Another study showed that children’s levels of distress during physical examinations were lower when a companion animal was present in the room. These methods have also been used in individuals suffering from chronic illnesses to help them overcome depression. Animals today are also trained and used as aids to disabled individuals. It is therefore important that suitable and healthy animals be selected by veterinarians to be used for this venture and a link be maintained to ensure proper care is given to them.

Although pets make a positive contribution to human life, they can also potentially threaten public health.

Veterinarians help in public education on prevention of zoonoses, through proper management of animals (for example, the routine vaccination of pets for zoonotic diseases, such as rabies and leptospirosis), reductions of parasitic burdens that can be transmit to humans (King, 2006).

Biomedical function animals have been used for many decades in biomedical research due to their biological similarity to human beings and their susceptibility to many of the same health problems. Their relatively short life cycle makes it easy for researchers to study the effects of a disease or its treatment throughout their life-span or across future generations. In addition, contrary to humans, the environment around animals (for example, diet, temperature and lighting) can easily be controlled and it is not ethical to deliberately expose human beings to health risks in order to observe the course of a disease.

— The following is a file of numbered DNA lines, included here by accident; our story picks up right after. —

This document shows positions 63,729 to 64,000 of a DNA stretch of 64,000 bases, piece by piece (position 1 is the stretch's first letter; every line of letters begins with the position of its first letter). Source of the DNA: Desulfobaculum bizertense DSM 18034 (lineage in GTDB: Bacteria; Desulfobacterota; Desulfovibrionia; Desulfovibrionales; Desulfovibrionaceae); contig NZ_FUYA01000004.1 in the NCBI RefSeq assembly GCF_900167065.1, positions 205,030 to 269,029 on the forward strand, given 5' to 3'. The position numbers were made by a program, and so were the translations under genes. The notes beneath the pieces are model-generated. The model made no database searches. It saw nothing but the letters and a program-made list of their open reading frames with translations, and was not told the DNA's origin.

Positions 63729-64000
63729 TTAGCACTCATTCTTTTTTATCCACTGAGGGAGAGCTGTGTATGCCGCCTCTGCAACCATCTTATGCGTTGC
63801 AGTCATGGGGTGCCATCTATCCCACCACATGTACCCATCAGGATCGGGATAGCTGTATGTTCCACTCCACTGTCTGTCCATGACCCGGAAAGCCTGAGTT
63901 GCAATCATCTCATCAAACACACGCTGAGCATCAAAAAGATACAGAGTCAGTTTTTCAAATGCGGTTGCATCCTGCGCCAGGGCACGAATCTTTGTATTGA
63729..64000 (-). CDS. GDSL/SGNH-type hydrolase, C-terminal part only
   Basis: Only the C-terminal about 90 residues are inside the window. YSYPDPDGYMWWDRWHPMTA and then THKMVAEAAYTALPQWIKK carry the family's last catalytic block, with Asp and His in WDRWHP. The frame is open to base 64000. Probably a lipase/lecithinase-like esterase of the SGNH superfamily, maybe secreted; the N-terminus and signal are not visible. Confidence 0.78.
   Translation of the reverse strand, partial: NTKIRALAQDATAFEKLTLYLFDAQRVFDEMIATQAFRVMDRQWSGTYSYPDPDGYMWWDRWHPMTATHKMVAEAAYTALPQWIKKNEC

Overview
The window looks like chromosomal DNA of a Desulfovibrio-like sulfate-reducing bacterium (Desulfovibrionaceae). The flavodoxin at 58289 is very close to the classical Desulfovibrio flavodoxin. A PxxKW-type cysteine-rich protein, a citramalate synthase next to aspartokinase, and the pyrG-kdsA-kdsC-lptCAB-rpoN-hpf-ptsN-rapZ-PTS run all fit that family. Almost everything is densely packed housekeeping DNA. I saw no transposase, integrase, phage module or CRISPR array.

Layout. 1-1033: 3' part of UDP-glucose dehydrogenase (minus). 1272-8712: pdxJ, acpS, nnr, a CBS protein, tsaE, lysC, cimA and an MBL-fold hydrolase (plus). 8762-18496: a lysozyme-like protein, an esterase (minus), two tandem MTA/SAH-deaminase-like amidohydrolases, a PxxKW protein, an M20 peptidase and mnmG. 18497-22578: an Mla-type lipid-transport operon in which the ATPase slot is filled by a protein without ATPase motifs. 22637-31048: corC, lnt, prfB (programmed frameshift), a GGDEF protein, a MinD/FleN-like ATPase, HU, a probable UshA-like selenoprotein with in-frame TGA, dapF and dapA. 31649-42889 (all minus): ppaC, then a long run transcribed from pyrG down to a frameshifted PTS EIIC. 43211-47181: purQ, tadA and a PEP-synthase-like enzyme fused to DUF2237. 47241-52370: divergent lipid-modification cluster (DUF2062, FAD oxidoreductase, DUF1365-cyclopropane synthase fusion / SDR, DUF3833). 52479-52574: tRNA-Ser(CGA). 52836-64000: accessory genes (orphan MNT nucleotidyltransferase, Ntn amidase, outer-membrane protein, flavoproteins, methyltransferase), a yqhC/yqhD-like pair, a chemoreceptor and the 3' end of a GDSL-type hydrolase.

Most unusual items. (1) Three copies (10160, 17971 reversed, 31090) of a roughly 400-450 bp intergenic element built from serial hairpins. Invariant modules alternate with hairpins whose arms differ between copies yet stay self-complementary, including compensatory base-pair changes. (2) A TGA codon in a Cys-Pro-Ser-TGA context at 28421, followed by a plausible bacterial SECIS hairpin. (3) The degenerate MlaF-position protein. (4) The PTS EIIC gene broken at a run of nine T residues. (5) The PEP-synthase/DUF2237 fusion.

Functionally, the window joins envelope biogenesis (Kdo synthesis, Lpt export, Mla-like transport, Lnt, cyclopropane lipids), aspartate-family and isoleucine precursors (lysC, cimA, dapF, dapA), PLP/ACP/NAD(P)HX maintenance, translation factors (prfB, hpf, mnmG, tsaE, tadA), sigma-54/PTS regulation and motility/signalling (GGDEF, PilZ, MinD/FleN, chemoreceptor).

The control of human diseases through biomedical research has been supported by the veterinary profession for decades. The veterinarian plays a pivotal role not only in the research and formulation of vaccines but also in the management and care of these animals under study. One example of the role of veterinarians in public health is the effective control measures implemented for diseases such as Extra Pulmonary Tuberculosis.

The success of these measures was not only as a result of the early detection, treatment and the development of pasteurization of milk to limit transmission but was extended to the development of BCG vaccines for humans from killed Bovine bacillus bacteria to provide immunity. The development of such a vaccine is not unique as many vaccines have been produced using animals.

Animals have helped scientists study and understand health problems and to ensure safety of the medical treatments. It must be noted that all countries depend on the performance of their National Veterinary Services, in their public and private components, not only to successfully control these diseases, but also to tackle food safety issues and to effectively prevent and control any biological disasters.